Properly understanding Pope Francis (a populist)

  • Article by: CHUCK CHALBERG
  • Updated: October 2, 2013 - 3:10 PM

Indeed, he is an agent of change, but liberals misunderstand his message, which is rather like the philosophy of G.K. Chesterton.

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stmlink4930Oct. 1, 13 6:58 PM

He is stating we should all transcend the liberal/conservative paradigms we tend to follow and have the courage to look above and then within ourselves to how we improve humanity!

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pumiceOct. 1, 13 7:08 PM

How is it possible to misunderstand Pope Francis when he says, "I think of how many, and not just young people, are unemployed, many times due to a purely economic conception of society, which seeks selfish profit, beyond the parameters of social justice. I wish to extend an invitation to solidarity to everyone, and I would like to encourage those in public office to make every effort to give new impetus to employment."

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vlombardyOct. 1, 13 7:36 PM

Chesterton spoke of the importance of the common man, and of the common good. Neither of these are important in the minds of the plutocrats who have kidnapped our country.

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codger1016Oct. 1, 1311:53 PM

Pope Francis says "I am a sinner." It is important that everyone realizes this. We are all sinners. Then, we need to remember Jesus' words, "Let he who is without sin cast the first stone." We need to realize that we should not be so judgmental, as so many in the church hierarchy, and so many self-righteous politicians, have become.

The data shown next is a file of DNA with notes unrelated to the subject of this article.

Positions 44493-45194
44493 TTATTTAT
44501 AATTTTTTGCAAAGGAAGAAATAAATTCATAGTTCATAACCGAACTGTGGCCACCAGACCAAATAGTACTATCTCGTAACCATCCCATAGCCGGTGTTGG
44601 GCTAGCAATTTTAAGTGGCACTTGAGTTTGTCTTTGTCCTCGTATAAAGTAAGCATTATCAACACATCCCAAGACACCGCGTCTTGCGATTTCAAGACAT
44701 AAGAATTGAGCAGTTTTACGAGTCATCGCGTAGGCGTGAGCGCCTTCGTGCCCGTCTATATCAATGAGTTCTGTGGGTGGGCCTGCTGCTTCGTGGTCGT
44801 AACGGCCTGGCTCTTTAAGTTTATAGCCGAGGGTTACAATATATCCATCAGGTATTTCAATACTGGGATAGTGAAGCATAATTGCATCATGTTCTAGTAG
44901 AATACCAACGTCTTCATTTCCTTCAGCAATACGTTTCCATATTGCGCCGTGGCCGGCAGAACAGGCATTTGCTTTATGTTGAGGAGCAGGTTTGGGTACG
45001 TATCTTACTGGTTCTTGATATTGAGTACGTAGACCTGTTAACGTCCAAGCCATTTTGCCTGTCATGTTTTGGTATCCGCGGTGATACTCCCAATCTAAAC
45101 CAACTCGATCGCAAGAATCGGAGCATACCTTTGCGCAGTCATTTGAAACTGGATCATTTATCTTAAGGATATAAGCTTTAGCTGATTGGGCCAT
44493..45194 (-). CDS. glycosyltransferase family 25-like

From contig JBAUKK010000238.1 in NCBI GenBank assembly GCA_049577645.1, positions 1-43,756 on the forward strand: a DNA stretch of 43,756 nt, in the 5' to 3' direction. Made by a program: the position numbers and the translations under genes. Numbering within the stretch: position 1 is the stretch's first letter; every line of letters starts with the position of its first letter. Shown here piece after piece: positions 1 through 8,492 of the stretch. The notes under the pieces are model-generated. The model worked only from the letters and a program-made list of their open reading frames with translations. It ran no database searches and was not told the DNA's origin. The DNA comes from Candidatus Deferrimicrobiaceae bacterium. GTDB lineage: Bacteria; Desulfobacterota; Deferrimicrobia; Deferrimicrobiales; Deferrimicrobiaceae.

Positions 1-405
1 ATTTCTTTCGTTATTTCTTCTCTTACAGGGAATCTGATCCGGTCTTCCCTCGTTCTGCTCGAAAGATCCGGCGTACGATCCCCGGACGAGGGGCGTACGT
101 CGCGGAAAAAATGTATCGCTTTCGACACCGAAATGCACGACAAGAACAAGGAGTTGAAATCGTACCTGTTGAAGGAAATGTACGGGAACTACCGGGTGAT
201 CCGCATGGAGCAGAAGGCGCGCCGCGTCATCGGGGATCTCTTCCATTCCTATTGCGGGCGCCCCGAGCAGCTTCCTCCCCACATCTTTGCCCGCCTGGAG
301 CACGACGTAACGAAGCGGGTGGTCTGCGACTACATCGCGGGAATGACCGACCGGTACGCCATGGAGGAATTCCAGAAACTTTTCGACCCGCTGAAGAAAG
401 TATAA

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owatonnabillOct. 2, 13 6:16 AM

An interesting article. However articles such as this tend to complicate rather than simplify. Pope Francis, or rather the philosophy of Pope Francis, is not complicated: rather than being dogmatic, he is pastoral. The dogmatic approach gives the world Tomas de Torquemada and the Borgia Popes. The pastoral approach gives us Mother Theresa and John Paul VI. Francis will not make any sweeping dogmatic changes in Church doctrine, not just because he can't but because one gets the feeling that he just does not care all that much about it. But he WILL reach out to people on an individual basis, and in the end that is what being a good pastor is really all about.

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hanson64Oct. 2, 13 8:59 AM

While I thoroughly oppose widespread abortion it would be nice not to have it hit us in the face every moment of the day to make us feel even more guilty about something we alone cannot stop.

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Tuy1929Oct. 2, 13 9:30 AM

Thanks to the StarTribune for this article. The author’s focus on Pope Francis’ comments about abortion, contraception and gay marriage are especially noteworthy. Trying to paraphrase this; this pope is not condoning any of that nor is he no longer calling it sinful, he is making the point that these transgressions are not that much different than all of the sins or missteps being committed by devout Catholics in the pews on other levels. Therefore, it is not a good practice for the Church or for Catholics to beat down those in those arenas but to simply be forgiving and still ask them to partake in the blessings and promises God extends to all sinners, including unbelievers, believers who attend church, and believers who do not attend church. As pope Francis said “Who am I to judge?” On that one remark he is spot on and most welcome.

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bannedmuggsOct. 2, 1310:44 AM

Refreshing article - thanks.

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openconceptOct. 2, 1311:55 AM

I always find it ironic when people point out that church hierarchy, self-righteous politicians and Christians should not judge....but then have no qualms turning around and judging those same groups.

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pumiceOct. 2, 13 1:00 PM

TAKE TWO Re: "The pastoral approach gives us Mother Theresa and John Paul VI." John Paul VI???

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